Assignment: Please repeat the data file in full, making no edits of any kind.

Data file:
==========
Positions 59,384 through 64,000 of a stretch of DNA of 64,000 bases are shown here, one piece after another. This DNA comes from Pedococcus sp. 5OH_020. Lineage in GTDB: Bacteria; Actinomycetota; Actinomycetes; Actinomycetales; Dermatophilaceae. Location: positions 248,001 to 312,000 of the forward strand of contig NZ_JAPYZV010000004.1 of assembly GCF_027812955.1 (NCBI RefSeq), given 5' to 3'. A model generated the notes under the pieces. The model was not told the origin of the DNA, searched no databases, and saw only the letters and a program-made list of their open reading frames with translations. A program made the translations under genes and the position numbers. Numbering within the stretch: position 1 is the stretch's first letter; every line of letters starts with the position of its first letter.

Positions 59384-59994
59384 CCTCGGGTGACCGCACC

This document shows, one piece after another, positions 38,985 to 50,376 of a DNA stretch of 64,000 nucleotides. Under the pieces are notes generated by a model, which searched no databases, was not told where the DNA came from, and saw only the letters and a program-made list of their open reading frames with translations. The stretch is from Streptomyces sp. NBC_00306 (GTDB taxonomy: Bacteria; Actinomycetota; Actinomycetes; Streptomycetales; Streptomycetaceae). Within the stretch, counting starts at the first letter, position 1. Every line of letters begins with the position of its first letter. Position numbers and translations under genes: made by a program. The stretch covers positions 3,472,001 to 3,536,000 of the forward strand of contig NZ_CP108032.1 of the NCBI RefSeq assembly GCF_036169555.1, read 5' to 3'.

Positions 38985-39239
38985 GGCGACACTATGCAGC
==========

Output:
Positions 59,384 through 64,000 of a stretch of DNA of 64,000 bases are shown here, one piece after another. This DNA comes from Pedococcus sp. 5OH_020. Lineage in GTDB: Bacteria; Actinomycetota; Actinomycetes; Actinomycetales; Dermatophilaceae. Location: positions 248,001 to 312,000 of the forward strand of contig NZ_JAPYZV010000004.1 of assembly GCF_027812955.1 (NCBI RefSeq), given 5' to 3'. A model generated the notes under the pieces. The model was not told the origin of the DNA, searched no databases, and saw only the letters and a program-made list of their open reading frames with translations. A program made the translations under genes and the position numbers. Numbering within the stretch: position 1 is the stretch's first letter; every line of letters starts with the position of its first letter.

Positions 59384-59994
59384 CCTCGGGTGACCGCACC

This document shows, one piece after another, positions 38,985 to 50,376 of a DNA stretch of 64,000 nucleotides. Under the pieces are notes generated by a model, which searched no databases, was not told where the DNA came from, and saw only the letters and a program-made list of their open reading frames with translations. The stretch is from Streptomyces sp. NBC_00306 (GTDB taxonomy: Bacteria; Actinomycetota; Actinomycetes; Streptomycetales; Streptomycetaceae). Within the stretch, counting starts at the first letter, position 1. Every line of letters begins with the position of its first letter. Position numbers and translations under genes: made by a program. The stretch covers positions 3,472,001 to 3,536,000 of the forward strand of contig NZ_CP108032.1 of the NCBI RefSeq assembly GCF_036169555.1, read 5' to 3'.

Positions 38985-39239
38985 GGCGACACTATGCAGC